Registered with the Registrar of Newspapers for India under R.N.I 53640/91
Vol. XXVIII No. 9, August 16-31, 2018
Fort St. George – Will it fare better in private hands?
A recent report to the above effect had those concerned with this historic precinct rubbing their eyes in disbelief. For those not in the know it said that a conglomerate that had “interests in cement, power and sugar” had offered to take over the maintenance of the place under the “Adopt a Heritage” (sic) programme of the Central Government. Given the business areas in which the group is said to be, it appears that this is the same entity that has been awarded the maintenance of the Red Fort in Delhi, at a throwaway price. That decision raised quite a ruckus, but Chennai being far away from the national capital and with but tepid local interest in the welfare of the fort here, it would appear that the business group is more or less assured of getting the contract. That is if the local Government does not object. This however seems unlikely at present. There is of course much to be said both in favour of, and against, the idea.
Let us look at the positives first. The fort as it stands today is pretty much in a shambles. Large sections of it are in a state of collapse including the King’s Barracks, Wellesley House, Last House on Snob’s Alley and Clive’s Library. Those that are standing are in an appalling state of maintenance and that includes the Assembly and Secretariat Building. The sole exceptions are Clive’s House (now the office of the ASI), the Exchange Museum and the Church of St. Mary’s. A contract to a private business house may ensure much needed funds and a drive to restore the structures. Also, even in terms of general cleanliness, in which aspect the Government has repeatedly come a cropper, such a private agency may prove a better performer.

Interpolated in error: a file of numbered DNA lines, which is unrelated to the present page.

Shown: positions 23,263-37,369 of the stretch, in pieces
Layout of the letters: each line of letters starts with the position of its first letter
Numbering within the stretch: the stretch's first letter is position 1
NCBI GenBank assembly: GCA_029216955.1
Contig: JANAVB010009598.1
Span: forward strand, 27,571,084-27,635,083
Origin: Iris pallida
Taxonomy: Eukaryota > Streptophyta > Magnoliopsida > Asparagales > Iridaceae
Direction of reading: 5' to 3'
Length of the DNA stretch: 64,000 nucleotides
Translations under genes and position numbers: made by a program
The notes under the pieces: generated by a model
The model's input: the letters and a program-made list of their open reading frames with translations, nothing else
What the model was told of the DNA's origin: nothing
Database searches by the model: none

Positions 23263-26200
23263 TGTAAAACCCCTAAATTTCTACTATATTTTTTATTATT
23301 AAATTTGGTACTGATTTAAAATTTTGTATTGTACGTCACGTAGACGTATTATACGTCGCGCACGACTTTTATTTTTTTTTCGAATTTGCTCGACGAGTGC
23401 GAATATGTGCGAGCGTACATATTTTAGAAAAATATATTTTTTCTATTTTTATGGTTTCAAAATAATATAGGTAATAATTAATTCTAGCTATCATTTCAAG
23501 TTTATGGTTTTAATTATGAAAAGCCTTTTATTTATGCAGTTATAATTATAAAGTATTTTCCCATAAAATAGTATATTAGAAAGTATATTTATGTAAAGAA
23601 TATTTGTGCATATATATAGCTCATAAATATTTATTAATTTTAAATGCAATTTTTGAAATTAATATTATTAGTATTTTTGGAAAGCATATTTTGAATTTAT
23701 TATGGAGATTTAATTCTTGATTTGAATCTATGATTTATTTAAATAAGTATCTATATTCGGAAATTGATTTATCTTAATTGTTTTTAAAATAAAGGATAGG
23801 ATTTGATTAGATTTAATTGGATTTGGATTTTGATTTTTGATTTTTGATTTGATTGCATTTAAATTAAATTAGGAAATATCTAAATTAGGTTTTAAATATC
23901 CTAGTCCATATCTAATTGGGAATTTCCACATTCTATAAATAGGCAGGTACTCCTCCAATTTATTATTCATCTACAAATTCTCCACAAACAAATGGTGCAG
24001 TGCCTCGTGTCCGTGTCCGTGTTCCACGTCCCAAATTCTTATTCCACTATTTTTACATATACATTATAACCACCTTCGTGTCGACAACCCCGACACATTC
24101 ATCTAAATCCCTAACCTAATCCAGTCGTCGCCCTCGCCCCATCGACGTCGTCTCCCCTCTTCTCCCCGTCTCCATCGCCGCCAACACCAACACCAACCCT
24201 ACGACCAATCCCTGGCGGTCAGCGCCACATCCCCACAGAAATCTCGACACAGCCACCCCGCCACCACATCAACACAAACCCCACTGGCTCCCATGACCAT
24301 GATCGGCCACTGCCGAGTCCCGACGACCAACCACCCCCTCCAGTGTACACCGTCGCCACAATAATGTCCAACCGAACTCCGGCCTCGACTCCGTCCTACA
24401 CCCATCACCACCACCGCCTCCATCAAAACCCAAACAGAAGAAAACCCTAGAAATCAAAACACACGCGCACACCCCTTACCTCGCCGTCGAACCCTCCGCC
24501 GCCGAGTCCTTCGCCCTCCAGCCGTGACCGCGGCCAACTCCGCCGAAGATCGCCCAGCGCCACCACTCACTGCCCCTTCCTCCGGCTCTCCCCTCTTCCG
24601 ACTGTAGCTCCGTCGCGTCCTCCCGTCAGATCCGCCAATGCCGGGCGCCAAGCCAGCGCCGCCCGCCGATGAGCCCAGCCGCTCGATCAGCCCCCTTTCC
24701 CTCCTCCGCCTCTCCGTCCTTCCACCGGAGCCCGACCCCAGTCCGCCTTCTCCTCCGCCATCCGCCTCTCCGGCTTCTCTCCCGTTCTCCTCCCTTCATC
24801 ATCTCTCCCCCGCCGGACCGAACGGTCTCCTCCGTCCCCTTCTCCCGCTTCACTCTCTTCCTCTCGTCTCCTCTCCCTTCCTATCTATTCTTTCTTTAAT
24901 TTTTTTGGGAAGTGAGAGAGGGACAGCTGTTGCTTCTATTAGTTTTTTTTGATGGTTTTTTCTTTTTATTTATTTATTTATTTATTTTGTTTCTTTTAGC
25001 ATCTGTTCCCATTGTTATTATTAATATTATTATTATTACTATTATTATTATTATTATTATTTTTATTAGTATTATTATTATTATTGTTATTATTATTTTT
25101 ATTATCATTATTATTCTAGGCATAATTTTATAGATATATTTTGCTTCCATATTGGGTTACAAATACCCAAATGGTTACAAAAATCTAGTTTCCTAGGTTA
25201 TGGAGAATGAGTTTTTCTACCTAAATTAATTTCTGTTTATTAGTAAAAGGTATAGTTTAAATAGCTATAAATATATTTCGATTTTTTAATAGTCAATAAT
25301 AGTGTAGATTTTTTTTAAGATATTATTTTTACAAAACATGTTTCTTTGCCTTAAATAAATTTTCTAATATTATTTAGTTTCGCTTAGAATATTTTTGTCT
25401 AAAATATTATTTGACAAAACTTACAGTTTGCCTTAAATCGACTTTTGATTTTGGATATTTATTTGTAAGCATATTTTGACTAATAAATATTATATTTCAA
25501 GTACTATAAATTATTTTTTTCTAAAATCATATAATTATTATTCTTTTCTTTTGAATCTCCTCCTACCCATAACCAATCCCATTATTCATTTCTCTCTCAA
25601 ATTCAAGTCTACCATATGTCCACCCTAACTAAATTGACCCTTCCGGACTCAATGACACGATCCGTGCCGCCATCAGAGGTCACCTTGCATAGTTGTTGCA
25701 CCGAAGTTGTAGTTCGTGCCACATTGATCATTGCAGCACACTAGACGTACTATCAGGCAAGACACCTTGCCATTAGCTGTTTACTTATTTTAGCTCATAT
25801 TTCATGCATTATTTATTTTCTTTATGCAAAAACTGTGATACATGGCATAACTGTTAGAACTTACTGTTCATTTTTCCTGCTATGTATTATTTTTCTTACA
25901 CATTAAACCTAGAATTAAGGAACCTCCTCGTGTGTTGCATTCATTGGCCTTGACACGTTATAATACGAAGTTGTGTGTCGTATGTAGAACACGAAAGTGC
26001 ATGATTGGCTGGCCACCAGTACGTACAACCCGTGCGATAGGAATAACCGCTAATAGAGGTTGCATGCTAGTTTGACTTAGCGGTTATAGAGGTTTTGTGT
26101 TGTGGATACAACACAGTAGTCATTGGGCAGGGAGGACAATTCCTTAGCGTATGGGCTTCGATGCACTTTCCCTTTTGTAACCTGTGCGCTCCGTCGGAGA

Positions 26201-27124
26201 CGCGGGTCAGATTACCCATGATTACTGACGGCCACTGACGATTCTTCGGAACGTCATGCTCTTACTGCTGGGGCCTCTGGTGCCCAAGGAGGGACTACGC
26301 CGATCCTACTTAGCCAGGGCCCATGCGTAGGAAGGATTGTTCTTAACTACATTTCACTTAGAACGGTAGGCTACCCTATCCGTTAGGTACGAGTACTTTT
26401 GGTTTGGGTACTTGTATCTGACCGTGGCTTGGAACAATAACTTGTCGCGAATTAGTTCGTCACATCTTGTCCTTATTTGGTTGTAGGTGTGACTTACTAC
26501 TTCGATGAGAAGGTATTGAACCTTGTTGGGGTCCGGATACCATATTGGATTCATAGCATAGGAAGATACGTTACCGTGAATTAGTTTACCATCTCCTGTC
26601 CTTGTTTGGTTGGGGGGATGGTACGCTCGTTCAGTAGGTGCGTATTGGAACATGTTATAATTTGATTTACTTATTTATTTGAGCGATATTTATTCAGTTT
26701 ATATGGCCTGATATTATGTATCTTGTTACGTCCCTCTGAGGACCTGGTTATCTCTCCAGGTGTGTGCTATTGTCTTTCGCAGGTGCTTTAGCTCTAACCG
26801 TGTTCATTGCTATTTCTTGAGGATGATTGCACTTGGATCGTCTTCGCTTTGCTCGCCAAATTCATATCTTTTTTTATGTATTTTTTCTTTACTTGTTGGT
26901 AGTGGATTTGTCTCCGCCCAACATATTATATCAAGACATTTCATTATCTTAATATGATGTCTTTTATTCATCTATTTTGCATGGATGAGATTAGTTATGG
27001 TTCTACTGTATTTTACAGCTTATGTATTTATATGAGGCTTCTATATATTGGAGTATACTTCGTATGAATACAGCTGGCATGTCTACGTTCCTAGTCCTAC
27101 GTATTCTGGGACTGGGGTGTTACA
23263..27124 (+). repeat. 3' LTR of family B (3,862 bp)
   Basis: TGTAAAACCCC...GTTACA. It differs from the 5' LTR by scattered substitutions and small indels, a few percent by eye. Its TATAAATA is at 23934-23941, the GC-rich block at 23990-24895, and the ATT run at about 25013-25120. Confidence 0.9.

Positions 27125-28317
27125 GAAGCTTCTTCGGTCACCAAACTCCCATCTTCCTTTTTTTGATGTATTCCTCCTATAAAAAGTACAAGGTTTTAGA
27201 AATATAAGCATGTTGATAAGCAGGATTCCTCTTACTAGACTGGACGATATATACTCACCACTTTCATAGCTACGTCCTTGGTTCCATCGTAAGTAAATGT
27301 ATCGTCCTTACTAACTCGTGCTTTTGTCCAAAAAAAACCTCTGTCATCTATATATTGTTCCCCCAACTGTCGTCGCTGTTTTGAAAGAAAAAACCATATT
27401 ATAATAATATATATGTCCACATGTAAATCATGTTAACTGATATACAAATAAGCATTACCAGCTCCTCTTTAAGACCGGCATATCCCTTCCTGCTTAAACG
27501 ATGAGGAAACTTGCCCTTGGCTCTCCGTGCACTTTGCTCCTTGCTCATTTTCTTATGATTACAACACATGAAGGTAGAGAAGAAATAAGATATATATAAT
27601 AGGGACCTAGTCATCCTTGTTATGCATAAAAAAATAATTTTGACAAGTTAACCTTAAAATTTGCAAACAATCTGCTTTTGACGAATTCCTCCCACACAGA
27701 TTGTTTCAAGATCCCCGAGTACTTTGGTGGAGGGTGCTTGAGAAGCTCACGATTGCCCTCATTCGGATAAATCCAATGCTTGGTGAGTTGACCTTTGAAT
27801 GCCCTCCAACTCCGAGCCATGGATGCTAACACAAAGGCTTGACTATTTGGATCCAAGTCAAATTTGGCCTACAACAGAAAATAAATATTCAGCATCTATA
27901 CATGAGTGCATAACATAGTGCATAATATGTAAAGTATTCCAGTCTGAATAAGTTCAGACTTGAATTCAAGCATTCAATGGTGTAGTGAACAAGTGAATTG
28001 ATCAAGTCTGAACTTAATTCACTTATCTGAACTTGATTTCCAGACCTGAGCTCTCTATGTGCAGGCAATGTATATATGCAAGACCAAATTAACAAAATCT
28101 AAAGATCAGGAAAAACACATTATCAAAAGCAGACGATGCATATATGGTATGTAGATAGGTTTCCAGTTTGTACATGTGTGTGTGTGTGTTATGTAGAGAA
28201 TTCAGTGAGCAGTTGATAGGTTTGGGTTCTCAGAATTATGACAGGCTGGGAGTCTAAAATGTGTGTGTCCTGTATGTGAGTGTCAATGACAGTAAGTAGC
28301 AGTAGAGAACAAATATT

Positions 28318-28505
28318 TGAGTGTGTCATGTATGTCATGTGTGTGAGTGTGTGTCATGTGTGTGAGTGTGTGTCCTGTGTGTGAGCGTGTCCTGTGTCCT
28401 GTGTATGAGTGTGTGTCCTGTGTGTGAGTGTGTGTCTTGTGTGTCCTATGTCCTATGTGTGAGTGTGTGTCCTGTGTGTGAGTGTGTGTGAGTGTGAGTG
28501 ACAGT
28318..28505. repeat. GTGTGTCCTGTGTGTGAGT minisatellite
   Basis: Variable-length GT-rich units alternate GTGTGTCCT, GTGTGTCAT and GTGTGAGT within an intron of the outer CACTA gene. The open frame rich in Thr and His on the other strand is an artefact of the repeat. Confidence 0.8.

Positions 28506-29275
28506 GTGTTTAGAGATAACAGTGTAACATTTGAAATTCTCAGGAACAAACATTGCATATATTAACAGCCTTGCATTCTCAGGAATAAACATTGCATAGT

The negatives are however formidable. Firstly, how will a private contractor negotiate the minefield of multiple ownership of the Fort? Unlike the Red Fort, FSG has claims on it by the Legislative Assembly, the Government of Tamil Nadu, the Army, the Navy and the Archaeological Survey of India. This is one of the chief reasons for its being in such a poor shape. None of these agencies can agree on what needs to be done. How can a private party surmount this problem? And will its voice be heard?
Secondly, in what way is such a contractor qualified to carry out specialised maintenance, conservation and restoration? In case such a need arises, and there is certainly plenty of it at FSG, how will such a party go about it? Does this Adopt a Heritage scheme even envisage situations like that or does it expect the contract awardee to simply carry out routine cleaning and beautification (by way of gardens and a potted plant or two)? In the event of such restoration, will the contractor fund restoration by the ASI or will it resort to agencies that it has? And will the latter be qualified to take on such tasks? These are some of the questions that remain unanswered.
There is an even larger question – has the Government given up on its ever gearing up for maintaining historic precincts in its possession? And rather than simply farming out such maintenance, why can it not make the ASI the channel for private funds and use the money so received to strengthen that body? In the long term, the latter may be the best option, for a strong and revitalised ASI can become a specialist body to take on restoration across the entire country and not just as FSG or the Red Fort.